Harmonium, a song cycle for soprano and piano on poems by Wallace Stevens was written in 1951. He selected 20 of the 85 poems in Harmonium, reordered them to suit his own needs and set them to music as an hour-long cycle. It is one of the major 20th century achievements in this classic form and this is a world premiere recording.
“To be sure, the demands of this cycle—with regard to intelligent musicianship as well as sheer vocal agility and beauty of tone—are great. There are not many sopranos capable of truly mastering it, and Sherry Overholt is to be congratulated for even taking on such a challenge. On the other hand, pianist Joshua Pierce is an experienced veteran in meeting the demands of 20th- century American music, fromRead more Nicolas Flagello to John Cage. He has a long history of involvement with the music of Persichetti, and he projects the details of his contribution with ease and aplomb—and far more effectively than the pianist on the Arizona recording. In this work the piano is an equal partner, not an accompaniment, and its importance is acknowledged by its prominence in the recording balance. In fact, I suspect that listeners new to the work will find themselves “grabbed” by some of the piano parts before they are captivated by the vocal lines… In any event, this new release— is a milestone in the history of American music on recordings. I would go so far as to assert that Harmonium is arguably the greatest American song cycle.” -- Walter Simmons, Fanfare Magazine [May/June 2013] Read less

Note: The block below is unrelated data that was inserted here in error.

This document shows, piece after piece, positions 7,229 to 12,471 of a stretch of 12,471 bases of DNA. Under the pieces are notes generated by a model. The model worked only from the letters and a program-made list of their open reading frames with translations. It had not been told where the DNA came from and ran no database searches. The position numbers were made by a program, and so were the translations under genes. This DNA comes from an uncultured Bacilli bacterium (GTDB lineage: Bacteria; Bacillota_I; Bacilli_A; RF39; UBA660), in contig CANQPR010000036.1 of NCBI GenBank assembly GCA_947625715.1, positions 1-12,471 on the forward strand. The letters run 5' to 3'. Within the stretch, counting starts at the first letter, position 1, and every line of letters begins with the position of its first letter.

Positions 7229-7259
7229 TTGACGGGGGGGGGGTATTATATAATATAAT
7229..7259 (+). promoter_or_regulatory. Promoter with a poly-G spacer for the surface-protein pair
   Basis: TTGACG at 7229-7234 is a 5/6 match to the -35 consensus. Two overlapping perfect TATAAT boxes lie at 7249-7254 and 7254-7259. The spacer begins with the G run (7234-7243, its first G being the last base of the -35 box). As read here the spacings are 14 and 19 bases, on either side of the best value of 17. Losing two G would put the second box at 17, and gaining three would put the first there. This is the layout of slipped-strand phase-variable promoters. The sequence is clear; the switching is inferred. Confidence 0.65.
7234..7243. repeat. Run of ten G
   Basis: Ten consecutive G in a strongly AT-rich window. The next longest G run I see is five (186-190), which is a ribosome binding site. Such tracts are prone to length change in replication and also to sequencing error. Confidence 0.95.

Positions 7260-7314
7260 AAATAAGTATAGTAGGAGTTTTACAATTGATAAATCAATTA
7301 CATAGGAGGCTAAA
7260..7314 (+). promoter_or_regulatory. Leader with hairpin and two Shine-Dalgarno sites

A significant work in a disappointing performanceApril 30, 2013By W. Craig (Broomfield, CO)See All My Reviews"Since the song cycle has never been an American favorite, its somewhat surprising that three major American composers produced big cycles in the early fifties. Coplands Twelve Poems of Emily Dickinson and Barbers Hermit Songs are well-known to singers and audiences, but Persichettis Harmonium is much less familiar, for good reason. Its duration of 1 hour mitigates against performance; it is also very demanding musically and technically, and Wallace Stevens poems are abstruse and difficult. But I think those who know it would view it as a masterpiece, equaling or surpassing the Copland and Barber cycles, and it deserves to be better known. This album claims to be the world premiere recording, but its not. There was a recording made in the seventies by U. of Arizona faculty members, which, despite the composers presence, was not very good. I wish the current recording were better. To me it sounds to have been done quickly, without time for the music to settle in. It is mostly very accurate, though there are some wrong notes and some imprecise pitch from Overholt. Unfortunately, her top register is not good, and the high B and C in Domination of Black are excruciating. Pierces playing is very accurate, though he sounds uncomfortable with his many slow solo passages and consistently rushes them. Tempos are often wrong. Persichetti provided precise metronome marks throughout, and they are often ignored. Slow songs tend to be too fast, and the fast songs are in a generic rapid tempo, while the composer requests finer gradations of speed. Dynamics are often ignored as well, especially at the soft end of the spectrum, where Persichetti often lives. Overholt entirely disregards the composers directions for specific vocal colors - coldly, warmly, intense, delicately, veiled tone, etc. The performance will give one a fair idea of this beautiful and powerful work, but there is certainly room for a better one."Report Abuse